|Dig the cool cover by David Dean who|
also designed the cover of Tall Story
How do you finish a second novel?
Especially if the book is has been listed on bloody Amazon for a YEAR and has a cover and your SENSITIVE, HELPFUL friends keep saying, 'Candy, we're going to pre-order your book!'
And life keeps getting in the way, and new ideas for future books keep sneaking into your brain except how are you ever going to write another book this one is taking so LONG, and you've got to market your OTHER book, and you're afraid of saying no to Dylan Calder and to school visits and your other book is published in paperback to a deafening silence in the United States and you know you've got to DO SOMETHING to make the Americans read it but HOW? (for pity's sake, my non-fellow Americans, buy it on Amazon) And you've got to visit your mother in the Philippines and the children have inadvertently EATEN the fridge (again!) and blah blah blah BLAH.
So you can imagine the joy with which I announced on one of those social networks (can't remember which, my life is a blur) that I was just ONE CHAPTER away from finishing.
I received everyone's congratulations with a glow of pride and then I tried to write the chapter and it turned into FIVE (six if you count the thingy I inserted in the opening act).
Authors seem to like quoting authors and my favourite quote about finishing a novel comes from Neil Gaiman quoting his friend, Gene Wolfe. After finishing the first draft of American Gods Gaiman turned to Wolfe and said, 'I think I know how to write a novel now.' Wolfe replied:
You never learn how to write a novel ... you only learn to write the novel you're on.
So what did I learn from writing this novel I've been on?
1. A wrong turn will lead you to the wrong story.
Yeah. I made a wrong turn while writing this book. And I could tell something was wrong because I kept trying different viewpoints. Third person. First person. Dual. You name it, I tried it. Don't give up, I told myself. Keep on writing.
What I didn't twig was that the problem was not persistence. It was about admitting that I'd gone left instead of going right. At first I didn't notice that I made that wrong turn. And when I did I didn't want to turn back. I mean, all that plot wasted! All that character development lost! All those hours writing all those words! All that coffee!
But a wrong turn is a wrong turn. You can't get away from the fact because at the end of the day (or the novel), you'll find that you've arrived at the wrong destination. You've written the wrong story. Do not pass go.
|A screenshot of the Amazon description (it's supposed to have been changed but it's still up!) which tells the wrong story.|
2. It's okay to start again.
So after gnashing your teeth and banging your head on the wall and weeping NO NO NO NO into your bloodied palms, the thing to do is to start again.
Yup. Start again. Like, from the very beginning. A very good place to start.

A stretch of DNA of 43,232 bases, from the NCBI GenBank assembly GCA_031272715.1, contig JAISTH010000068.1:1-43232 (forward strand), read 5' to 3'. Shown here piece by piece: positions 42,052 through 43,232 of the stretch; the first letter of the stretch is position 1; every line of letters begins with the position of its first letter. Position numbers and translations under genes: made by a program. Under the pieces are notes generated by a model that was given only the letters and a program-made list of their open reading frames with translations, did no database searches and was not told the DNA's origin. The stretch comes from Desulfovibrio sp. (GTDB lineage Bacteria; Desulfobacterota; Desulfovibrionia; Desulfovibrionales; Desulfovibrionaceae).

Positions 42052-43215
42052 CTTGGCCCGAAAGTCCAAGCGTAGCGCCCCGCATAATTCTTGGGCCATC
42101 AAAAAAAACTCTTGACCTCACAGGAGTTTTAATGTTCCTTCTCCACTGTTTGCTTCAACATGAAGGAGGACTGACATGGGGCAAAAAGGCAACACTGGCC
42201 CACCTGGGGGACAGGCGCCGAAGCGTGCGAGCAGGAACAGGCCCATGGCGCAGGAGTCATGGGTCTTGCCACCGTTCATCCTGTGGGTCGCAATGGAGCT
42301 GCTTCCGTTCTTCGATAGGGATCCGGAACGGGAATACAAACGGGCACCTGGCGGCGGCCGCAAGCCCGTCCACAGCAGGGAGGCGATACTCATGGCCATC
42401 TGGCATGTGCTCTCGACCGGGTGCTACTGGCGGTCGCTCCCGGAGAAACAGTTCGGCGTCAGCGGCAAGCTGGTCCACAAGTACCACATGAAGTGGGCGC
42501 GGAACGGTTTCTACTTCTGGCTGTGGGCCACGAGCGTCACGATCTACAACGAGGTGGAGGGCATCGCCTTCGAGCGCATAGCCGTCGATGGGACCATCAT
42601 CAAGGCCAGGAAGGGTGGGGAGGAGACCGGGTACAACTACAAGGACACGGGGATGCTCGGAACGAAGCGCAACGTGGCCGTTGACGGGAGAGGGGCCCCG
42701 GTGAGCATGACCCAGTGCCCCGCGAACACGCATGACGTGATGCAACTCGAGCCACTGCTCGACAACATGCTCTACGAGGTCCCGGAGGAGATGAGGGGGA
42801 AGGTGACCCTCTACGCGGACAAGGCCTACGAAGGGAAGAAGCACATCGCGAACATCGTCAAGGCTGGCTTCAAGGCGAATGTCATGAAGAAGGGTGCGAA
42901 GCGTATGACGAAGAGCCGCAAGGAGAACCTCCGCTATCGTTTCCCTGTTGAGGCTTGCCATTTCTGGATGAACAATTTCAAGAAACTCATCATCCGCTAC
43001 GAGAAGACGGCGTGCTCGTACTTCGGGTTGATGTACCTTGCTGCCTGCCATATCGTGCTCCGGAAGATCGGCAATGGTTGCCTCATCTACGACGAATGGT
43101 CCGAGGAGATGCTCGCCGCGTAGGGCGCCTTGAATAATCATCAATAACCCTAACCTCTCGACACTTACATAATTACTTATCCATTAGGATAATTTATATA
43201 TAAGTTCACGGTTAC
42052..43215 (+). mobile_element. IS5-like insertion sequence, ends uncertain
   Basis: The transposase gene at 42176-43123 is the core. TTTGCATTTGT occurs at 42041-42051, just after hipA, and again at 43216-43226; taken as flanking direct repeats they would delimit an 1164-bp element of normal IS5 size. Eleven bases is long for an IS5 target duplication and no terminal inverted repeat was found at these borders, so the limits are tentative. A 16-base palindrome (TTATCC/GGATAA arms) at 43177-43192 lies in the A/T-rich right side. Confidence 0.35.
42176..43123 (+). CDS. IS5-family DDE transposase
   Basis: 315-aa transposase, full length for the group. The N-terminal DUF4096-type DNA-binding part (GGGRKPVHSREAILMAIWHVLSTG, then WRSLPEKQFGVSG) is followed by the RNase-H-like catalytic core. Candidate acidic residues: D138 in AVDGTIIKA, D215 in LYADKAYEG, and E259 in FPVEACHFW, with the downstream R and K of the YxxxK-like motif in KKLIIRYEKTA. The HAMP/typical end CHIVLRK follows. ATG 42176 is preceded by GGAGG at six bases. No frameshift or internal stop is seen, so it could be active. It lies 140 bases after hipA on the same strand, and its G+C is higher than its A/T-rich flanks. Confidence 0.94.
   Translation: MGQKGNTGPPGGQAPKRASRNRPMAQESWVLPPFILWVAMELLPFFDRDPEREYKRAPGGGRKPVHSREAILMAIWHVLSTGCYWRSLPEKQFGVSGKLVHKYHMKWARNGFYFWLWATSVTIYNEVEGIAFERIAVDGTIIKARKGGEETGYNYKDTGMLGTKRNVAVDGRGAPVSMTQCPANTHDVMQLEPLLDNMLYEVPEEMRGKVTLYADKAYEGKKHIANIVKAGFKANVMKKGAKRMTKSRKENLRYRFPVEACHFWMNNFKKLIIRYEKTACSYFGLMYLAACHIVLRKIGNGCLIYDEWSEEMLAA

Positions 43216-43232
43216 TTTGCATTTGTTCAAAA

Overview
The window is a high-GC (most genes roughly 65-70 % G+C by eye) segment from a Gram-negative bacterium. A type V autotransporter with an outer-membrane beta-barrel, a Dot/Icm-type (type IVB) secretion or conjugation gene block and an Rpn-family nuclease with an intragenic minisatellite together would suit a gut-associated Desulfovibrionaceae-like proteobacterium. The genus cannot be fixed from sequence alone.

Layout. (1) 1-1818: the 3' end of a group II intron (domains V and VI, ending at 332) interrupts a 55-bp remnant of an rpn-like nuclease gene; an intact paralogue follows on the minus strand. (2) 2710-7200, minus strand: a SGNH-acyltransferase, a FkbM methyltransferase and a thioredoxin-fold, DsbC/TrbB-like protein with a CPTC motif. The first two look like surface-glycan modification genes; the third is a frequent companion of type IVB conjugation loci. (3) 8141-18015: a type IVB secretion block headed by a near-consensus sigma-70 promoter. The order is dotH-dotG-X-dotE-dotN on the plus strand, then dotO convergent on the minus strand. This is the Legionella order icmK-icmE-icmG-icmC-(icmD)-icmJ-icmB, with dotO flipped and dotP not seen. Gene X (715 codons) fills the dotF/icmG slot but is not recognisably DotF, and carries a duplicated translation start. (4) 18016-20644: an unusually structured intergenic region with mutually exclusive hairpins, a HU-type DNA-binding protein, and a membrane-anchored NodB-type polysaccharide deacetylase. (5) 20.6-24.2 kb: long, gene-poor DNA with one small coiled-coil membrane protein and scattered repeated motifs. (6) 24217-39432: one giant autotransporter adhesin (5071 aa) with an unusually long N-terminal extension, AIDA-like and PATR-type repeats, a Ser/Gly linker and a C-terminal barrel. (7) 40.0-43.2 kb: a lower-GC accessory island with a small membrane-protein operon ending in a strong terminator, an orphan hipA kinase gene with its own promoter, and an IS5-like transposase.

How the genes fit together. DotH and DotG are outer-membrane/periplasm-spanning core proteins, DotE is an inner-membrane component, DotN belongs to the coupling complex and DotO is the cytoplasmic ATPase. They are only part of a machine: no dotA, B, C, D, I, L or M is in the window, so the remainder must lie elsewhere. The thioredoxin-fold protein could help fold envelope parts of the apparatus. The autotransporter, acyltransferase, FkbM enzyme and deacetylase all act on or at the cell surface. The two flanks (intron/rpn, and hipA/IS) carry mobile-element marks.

Never mind if you got to the end before you realized how bad it was, never mind if that little voice at the back of your head keeps whispering you can fake it ... just do that little thing you do and nobody will notice. Never mind if it's been YEARS. Never mind if all your well meaning friends and relatives keep saying, it only needs a little TWEAK (They all tell you that because they don't want to upset you. A total rewrite is not a tweak. There. I said it).
You KNOW that you have to start again. Well ... you don't have to, of course. You can choose to just barrel on.
But if you want to be proud of it, if you don't want to be eternally making excuses ('Oh read my other book, it's much better than that one!'), if you don't mind reading the horrible reviews by people you've never met on Amazon then fine, don't press that reset button.
But at the end of the day? It's okay. It will take another year or two maybe, but what's a few years if you end up with a story you're proud of? Hey, If you sing loud enough, you won't hear yourself screaming.
I pressed the reset button in September 2011 after working on this darn thing for almost two years. It's now April 2012. Not too bad, I suppose. But I'm glad I did it.
3. Writing a novel is like taking exercise. Too little gets you nowhere. Too much is too much.
So I think THREE Nanowrimos went by in the time that it took me to finish Shine.
All those people writing novels in one month while there I was plodding along. My word count only ever rose by one hundred words a day. Oftentimes less. Sometimes I ended with fewer words than I started the day with.
Meanwhile, people were tweeting on Nanowrimo: Five thousand words today! DING DING! #nanowrimo #amwriting
How did they do that? What was I doing wrong? Okay, I told myself, today you will not stop until you've finished a thousand new words. But the thousand new words were such crap that I found myself paralyzed. What was wrong with me? Why couldn't I just can't churn like everyone else seemed to be doing?